Setting: wartime Casablanca
Rick Blaine - Humphrey Bogart
Sam - Dooley Wilson
Ilsa Lund - Ingrid Bergman
Victor Laszlo - Paul Henreid
Captain Louis Renault - Claude Rains
Major Heinrich Strasser - Conrad Veidt
Premise: Rick's Café Americain attracts a wide mix of clientele from refugees desperately trying to escape to the US, to corrupt bystanders hoping to cash in on the desperation, and Vichy France and German government officials. Rick manages to remain neutral and stay out of it (at least publicly) until the day that Czech Resistance leader Victor Laszlo and Isla Lund arrive in Casablanca.
My Thoughts: I almost didn't add this one because Casablanca is such an obvious Classic Movie Essential it kind of went without saying. However, this is one of those movies that I have watched probably dozens of times and each time I notice something new or the impact of a particular scene resonates just a little bit stronger so I really couldn't resist talking about it.
This is a classic Humphrey Bogart role. He's cynical and keeping himself distant from the human drama that surrounds him but only on the surface. There's a scene that I just love where he blatantly helps a young couple who need money to escape to US all the while declaring that he stays out of it all. This is a character he plays over and over with different levels of intensity and yet always makes it feel fresh, unique and totally novel. The cast is so incredible and so absolutely perfect. No one could have played Sam but Dooley Wilson and he adds so much emotion and loyalty and personality into a role that honestly is pretty small. Ingrid Bergman is stunning and Paul Henreid is wonderful but my absolute favorite is Claude Rains. His version of Captain Louis Renault is funny and crooked and unpredictable and I adore him even when he's being terrible.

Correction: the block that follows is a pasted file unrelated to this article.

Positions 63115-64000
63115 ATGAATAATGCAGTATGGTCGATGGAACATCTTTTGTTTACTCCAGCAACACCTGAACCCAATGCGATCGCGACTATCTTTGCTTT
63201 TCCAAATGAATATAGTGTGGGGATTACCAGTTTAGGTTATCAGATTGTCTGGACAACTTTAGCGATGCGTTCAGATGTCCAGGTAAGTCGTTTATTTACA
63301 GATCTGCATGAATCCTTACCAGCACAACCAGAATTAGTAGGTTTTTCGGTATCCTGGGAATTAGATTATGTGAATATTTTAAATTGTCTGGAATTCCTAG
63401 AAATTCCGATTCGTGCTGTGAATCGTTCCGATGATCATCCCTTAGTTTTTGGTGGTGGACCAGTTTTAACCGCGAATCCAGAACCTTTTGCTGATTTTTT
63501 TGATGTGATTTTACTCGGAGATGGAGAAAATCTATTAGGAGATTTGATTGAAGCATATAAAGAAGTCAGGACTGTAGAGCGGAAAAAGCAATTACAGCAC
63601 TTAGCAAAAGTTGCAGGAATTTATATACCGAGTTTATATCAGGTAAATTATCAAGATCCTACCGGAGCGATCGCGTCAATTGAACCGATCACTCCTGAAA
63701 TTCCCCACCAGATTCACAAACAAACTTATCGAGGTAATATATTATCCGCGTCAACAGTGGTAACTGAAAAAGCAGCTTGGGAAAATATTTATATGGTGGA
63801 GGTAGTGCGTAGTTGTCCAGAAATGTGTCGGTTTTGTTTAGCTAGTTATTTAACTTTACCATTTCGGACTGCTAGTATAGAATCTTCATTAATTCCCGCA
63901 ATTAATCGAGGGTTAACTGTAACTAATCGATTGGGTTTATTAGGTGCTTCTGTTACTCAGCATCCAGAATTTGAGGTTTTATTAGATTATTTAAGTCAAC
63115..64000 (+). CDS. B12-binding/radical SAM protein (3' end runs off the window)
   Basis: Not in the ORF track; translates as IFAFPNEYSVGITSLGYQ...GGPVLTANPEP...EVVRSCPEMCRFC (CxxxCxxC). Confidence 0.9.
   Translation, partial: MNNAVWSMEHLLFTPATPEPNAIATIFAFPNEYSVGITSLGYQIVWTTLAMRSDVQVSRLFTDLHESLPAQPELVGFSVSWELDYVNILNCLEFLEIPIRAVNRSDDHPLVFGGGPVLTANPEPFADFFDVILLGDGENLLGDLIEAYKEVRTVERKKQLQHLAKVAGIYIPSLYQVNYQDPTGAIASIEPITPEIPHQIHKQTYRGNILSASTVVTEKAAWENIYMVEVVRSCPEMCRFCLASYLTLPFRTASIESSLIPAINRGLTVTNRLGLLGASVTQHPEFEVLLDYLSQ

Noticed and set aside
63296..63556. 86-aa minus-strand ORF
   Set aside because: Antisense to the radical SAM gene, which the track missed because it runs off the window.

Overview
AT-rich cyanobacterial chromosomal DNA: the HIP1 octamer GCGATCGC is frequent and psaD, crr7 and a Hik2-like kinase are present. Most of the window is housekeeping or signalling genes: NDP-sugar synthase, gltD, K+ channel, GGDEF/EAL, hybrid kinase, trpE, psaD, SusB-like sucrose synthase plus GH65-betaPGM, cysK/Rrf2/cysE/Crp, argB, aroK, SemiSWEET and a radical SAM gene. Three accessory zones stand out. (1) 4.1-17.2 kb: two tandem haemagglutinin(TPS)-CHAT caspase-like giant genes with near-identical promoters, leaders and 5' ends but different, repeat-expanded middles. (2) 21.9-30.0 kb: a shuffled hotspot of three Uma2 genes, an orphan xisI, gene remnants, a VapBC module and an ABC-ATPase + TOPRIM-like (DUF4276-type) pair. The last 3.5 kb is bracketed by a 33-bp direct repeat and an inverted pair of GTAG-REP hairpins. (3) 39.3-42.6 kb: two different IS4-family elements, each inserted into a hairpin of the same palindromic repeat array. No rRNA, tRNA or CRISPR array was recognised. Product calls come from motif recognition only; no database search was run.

One thing I didn't realize about the movie was just how many of the cast were refugees. From actors who were playing refugees, to the bartender, even the actor playing the head German officer had all fled their homes to escape the Nazis - a few had even spent time in concentration camps. This makes the famous "dueling anthem" scene all the more emotional and it is a scene that never failed to bring tears to my eyes.
What Makes This Movie Essential: This may just be the most quotable movie ever made. From "Of all the gin joints, in all the towns, in all the world. She walks into mine" to "We'll always have Paris" and "Louie this is the beginning of a beautiful friendship." it's crammed full of memorable lines and the scenes that contain the lines have all the promised impact.
Read Alike? Honestly, I can't quite think of one. The closest I can come up with is the World War II storyline in the dual timeline book Iris and Ruby by Rosie Thomas. It has a similar feel though is very different.